Cleaning-ladies love them some Hannibal.
For one second, Coleman Silk (Anthony Hopkins) seems to have it all: A fancy job as Dean of Faculty of a liberal arts college, the respect of his peers, and a loving-wife by his side. However, another second later, he loses it all: The job, the respect, hell, even the wife. Once Silk’s life practically falls apart in front of his own, very eyes, he decides to run away and retreat to a cabin in the Connecticut woods where writer, Nathan Zuckerman (Gary Sinise), is searching for inspiration for his next book. Silk then finds himself happy, reborn, and back-to-speed with his life, and decides to start up a relationship with the local college janitor, Faunia (Nicole Kidman), who’s a lot younger and illiterate than he is. Zuckerman sees this as the perfect moment to let his inspiration run wild, but what he doesn’t know is that underneath Silk’s whole look and facade, there lies something very painful and mysterious.
Philip Roth is perhaps one of the best writers the world has ever been graced with. That’s why, I constantly wonder: Why aren’t there all that many adaptations of his work? Better yet, why are the ones that do get made, not all that great?
And unfortunately, the Human Stain is just another perfect example of the great Roth just not getting the right treatment.
No man can resist that tat.
Where the movie really finds its biggest issue with itself is with the character of Coleman Silk, and the fact that, even by the end of it, we still never get to actually know him even if we totally should. The only real snippets we get to see into his soul and character is through the flashbacks of him as a young adult, which I must say, were far more interesting than anything going on in his present life. Without spoiling what the real mystery behind Silk’s personality and what makes him tick the way he does, all I will say is that the flashbacks are handled with enough emotion, delicacy, and heart, to where you actually feel as if the movie cares for this character and his side of the story.
It should also be noted that Wentworth Miller does a nice job at portraying the younger version of Silk, as well as Jacinda Barrett as his young sweetheart who gets a first taste of who Silk really is and what he’s all about. Together, they form a realistic and heartfelt chemistry that may just get you all weak in the knees and warm inside because they may remind you of what young love was all about. No further discussion about that aspect of the story, because once I get going, I might not be able to stop and I’ll be in a risk of losing my Critic’s License (doesn’t exist, but I like to feel as if it does).
But still, it almost doesn’t matter because the rest of the movie just never flows perfectly together.
In fact, what’s supposed to be important and emotional in this movie, actually isn’t. I guess that Silk’s later-life’s transformation to a crotchety, old man to a happy, free-willing dude was supposed to really connect, but it just doesn’t. Hopkins is great, as he usually is, because he’s able to get us to believe that this old man would find out more about himself as he got older and a tad wiser about “the real world”. However, actually feeling for this dude was a bit harder than I expected, because he doesn’t really seem to have anything about him that’s worth caring about.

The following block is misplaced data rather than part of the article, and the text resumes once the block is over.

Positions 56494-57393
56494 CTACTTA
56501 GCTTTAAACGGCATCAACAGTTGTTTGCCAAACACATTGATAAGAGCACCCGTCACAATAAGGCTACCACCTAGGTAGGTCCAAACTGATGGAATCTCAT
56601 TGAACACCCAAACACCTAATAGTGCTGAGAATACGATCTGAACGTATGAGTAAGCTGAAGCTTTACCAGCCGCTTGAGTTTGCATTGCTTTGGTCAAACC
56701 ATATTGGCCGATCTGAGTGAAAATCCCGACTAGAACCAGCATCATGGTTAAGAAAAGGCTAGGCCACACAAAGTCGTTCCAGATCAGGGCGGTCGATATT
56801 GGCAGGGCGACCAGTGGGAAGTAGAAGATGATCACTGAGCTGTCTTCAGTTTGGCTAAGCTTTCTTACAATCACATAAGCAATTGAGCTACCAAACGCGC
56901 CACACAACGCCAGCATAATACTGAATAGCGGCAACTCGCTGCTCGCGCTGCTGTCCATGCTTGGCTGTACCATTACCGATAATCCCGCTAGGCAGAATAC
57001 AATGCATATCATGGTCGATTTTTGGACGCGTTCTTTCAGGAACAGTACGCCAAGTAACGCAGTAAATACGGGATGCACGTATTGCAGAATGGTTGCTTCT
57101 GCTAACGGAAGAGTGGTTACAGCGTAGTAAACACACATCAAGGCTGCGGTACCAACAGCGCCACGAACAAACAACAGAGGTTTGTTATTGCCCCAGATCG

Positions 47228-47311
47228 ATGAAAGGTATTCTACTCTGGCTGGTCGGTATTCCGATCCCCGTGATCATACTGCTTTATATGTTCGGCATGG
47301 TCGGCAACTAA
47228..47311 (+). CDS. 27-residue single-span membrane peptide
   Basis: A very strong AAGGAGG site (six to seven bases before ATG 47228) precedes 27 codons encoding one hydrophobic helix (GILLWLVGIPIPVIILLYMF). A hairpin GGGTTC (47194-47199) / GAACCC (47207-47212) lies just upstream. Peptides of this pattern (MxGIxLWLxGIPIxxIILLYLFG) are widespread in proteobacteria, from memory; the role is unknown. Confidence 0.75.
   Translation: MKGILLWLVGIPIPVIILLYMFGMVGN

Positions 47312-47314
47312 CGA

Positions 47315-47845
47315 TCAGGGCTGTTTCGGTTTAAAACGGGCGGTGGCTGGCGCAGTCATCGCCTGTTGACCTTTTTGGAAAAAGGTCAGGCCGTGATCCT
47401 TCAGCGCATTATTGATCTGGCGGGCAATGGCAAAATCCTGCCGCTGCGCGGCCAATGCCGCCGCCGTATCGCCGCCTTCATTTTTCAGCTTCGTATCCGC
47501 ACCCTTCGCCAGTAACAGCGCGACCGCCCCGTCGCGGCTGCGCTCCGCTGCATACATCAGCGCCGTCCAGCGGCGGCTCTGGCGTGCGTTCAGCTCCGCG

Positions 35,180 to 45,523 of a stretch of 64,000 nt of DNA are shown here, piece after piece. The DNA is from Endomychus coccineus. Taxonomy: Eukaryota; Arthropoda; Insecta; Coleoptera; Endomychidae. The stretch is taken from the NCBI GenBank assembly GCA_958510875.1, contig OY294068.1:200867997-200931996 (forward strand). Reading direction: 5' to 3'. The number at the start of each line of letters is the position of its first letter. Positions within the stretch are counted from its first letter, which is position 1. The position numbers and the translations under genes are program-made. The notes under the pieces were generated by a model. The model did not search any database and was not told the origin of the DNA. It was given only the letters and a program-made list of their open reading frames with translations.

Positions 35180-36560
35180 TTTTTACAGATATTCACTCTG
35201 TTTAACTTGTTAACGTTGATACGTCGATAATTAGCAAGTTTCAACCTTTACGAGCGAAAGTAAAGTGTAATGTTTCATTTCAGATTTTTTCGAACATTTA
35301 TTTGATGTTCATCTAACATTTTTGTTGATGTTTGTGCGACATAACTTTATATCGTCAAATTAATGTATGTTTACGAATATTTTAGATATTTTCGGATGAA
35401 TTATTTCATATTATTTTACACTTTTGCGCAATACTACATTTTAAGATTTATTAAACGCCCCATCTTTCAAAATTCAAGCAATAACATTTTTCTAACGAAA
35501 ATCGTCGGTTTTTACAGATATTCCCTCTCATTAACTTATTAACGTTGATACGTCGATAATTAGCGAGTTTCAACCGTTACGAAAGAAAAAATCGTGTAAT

It sounds harsh and all, but there was just something about Coleman Silk that doesn’t really jump out off of the screen. Sure, he’s sad and sure, he’s banging a younger gal that definitely has a shady-past coming along with her for the ride (figuratively and literally), but is there really anything else to the guy? Oh, yeah, he does have that mysterious fact about him that’s insightful into who his character really is, but it can only go so far to interest a person, especially one who has seen it all with film (points to self).
Why so happy? Uh, I don’t know. Life?
Even Kidman’s character gets the short end of the stick, as it also seems like she has nothing really going for her in terms of character development. Kidman is surprisingly good at playing the town skank that has a checkered-past with ex’s and family, but it doesn’t seem to go any deeper than that. She’s pretty much the whore with a heart of gold-type of character, without the license or occupation of actually being a whore. She just bangs to get over any type of pain or problems she has had in her life. It doesn’t really work when you put her character and Silk together, try to make us feel for them both, and understand where they are both coming from. Instead, it just seems shallow, as if they both took each other to bed, because, well, who else was there really?
Well, I can definitely say that Ed Harris’ character was definitely not there. Harris plays Faunia’s ex-husband who is a disabled war vet, obviously suffering from an extreme case of PTSD, which makes him come off as the bad guy in the story who’s there to just fuck everything up for the happy, loving-people in the story. However, there’s more to him than just that and Harris makes this character work in a chilling way, rather than having him be some one-dimensional prick. Well, he definitely is a prick, but at least he’s a sympathetic one at that.
Consensus: For a drama full of context and emotion like the Human Stain to work, you need complexity, heart, and understanding, which is something that neither this flick, nor the cast seems to have, no matter how hard anybody tries. And trust me, they try very, very hard.
5 / 10
Gotta love that exciting sport of fly-fishing!
Photos Courtesy of: Thecia.Com.Au